Details of Giralda Architecture. Seville


Joined April 2012

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Nikon D700

One of my favorite places and pictures from the Seville visit. Being pretty lucky with places and weather, I was so disappointed by the gloomy day which met me in Seville, so mostly I was walking along the streets, went to the Plaza de Espana and started to move to the one of the most famous architectural points – Tower Giralda. I had a lot of plans for photography there, but can you imagine my frustration when I arrived there it was closing! Just one minute ahead! The strict guardians dont let me go even for 5 minutes to the orange trees garden! Shame on them!
All what I’ve got this beautiful frame with architectural details… But its my favorite shot from Seville :-)

La Giralda, the bell tower of the Cathedral, is the most famous landmark in Seville. The tower was originally built at the end of the 12th century as the minaret of a large mosque built by the Moors.
In the 12th century the Almohades, who dominated the region, built a new great mosque in Seville. Construction of its minaret started in 1184 under the lead of engineer Gever, who designed an ingenious structure with two separate load-bearing walls connected to each other via an internal ramp. Construction of the minaret was completed in 1198.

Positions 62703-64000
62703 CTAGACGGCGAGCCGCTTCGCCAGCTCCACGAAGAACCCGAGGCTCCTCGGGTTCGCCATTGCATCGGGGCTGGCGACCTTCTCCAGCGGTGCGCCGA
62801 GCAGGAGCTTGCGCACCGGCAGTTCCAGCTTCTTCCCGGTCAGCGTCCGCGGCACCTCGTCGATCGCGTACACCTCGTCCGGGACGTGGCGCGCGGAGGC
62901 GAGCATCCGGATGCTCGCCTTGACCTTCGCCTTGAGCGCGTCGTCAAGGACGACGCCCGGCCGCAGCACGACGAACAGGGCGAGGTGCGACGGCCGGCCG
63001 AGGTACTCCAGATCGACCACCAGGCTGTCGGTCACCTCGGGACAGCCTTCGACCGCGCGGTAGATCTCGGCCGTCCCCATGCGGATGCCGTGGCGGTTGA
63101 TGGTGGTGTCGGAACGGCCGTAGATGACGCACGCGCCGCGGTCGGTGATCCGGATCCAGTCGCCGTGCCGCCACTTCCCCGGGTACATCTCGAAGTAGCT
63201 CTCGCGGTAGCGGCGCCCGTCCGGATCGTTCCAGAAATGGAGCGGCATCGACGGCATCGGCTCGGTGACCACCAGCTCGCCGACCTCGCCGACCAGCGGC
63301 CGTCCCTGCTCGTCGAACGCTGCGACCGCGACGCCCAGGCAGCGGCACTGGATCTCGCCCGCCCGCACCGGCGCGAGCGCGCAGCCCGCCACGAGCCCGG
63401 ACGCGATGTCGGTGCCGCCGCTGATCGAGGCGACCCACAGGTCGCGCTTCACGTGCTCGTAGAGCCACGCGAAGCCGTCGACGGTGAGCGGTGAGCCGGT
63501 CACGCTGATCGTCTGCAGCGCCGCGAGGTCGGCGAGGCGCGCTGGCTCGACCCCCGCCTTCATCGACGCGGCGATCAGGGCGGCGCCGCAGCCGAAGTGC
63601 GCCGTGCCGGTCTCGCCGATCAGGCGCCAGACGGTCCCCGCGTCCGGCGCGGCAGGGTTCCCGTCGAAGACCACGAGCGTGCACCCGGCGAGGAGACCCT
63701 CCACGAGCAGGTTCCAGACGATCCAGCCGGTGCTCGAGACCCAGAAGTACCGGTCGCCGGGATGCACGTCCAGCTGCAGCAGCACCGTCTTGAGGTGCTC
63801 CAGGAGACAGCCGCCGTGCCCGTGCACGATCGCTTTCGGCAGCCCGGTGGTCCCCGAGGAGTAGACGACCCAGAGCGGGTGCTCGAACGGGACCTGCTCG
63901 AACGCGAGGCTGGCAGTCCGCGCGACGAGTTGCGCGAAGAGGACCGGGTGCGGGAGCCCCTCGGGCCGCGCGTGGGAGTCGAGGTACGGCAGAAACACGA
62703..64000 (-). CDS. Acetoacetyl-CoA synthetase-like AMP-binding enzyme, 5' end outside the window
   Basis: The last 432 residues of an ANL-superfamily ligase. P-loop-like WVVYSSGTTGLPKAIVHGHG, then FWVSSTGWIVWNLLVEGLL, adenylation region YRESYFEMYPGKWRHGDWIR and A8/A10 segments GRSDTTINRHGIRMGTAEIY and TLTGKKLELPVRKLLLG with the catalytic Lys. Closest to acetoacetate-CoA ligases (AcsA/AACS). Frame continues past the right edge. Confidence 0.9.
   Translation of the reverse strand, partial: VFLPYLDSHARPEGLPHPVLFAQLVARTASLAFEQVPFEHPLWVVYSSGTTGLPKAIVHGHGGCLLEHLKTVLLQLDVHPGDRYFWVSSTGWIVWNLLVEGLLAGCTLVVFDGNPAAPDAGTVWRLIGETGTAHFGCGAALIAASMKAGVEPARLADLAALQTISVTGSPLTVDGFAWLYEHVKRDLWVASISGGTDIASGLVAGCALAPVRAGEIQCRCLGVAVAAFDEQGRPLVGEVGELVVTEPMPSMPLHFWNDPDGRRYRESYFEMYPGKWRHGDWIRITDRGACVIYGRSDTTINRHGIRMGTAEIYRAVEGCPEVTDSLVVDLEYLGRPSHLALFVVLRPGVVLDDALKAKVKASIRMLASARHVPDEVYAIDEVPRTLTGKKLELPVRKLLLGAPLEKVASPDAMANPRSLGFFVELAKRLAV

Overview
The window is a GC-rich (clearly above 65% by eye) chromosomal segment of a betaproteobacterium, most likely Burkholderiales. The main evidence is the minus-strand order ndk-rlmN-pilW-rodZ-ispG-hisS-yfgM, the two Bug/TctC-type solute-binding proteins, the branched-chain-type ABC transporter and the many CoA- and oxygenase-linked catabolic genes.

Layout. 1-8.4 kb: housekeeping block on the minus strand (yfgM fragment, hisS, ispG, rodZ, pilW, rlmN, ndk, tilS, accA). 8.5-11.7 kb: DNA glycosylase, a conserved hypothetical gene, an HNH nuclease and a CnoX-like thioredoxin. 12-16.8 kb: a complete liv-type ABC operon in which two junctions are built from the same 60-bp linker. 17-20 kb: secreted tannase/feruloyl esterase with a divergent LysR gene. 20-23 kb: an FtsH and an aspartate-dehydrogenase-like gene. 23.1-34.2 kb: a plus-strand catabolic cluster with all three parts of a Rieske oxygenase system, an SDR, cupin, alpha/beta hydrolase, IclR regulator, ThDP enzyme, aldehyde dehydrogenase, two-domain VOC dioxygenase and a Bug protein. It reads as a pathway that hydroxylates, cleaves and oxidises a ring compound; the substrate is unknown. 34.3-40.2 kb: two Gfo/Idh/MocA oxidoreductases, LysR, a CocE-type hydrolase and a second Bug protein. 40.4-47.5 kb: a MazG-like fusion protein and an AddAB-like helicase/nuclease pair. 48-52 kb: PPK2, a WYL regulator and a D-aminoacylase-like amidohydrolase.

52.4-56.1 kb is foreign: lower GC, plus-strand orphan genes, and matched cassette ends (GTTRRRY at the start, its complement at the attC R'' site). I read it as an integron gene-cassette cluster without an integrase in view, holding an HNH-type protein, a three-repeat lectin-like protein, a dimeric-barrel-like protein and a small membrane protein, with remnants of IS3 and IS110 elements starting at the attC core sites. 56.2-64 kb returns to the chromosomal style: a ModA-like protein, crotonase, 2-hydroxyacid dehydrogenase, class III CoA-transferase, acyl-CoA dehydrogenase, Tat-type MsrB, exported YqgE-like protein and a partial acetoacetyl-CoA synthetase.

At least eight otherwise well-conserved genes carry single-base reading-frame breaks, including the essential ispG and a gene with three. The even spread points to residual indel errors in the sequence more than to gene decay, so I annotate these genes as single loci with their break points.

Belfry of the Giralda Bell Tower, Seville, Spain
Stones from ancient Roman monuments were used to build the tower. At the foot of the Giralda one can still find inscriptions dating back to the era of emperor Augustus.

The Giralda
In 1356, after the reconquest of Seville by the Christians, much of the mosque was destroyed by a large earthquake. Only two parts of the original structure survived unscathed, the Patio de los Naranjos (a courtyard) and the minaret. The rest of the building was replaced by a Gothic cathedral.
The name of the tower – Spanish for weathervane – stems from the large vane at the top of the belfry, known as giraldillo. The large statue, depicting Faith, shows a woman in a classical Roman attire, holding a shield in the right hand and a palm in the left. The original vane is now installed near the entrance of the cathedral at the Puerta de San Cristobal.

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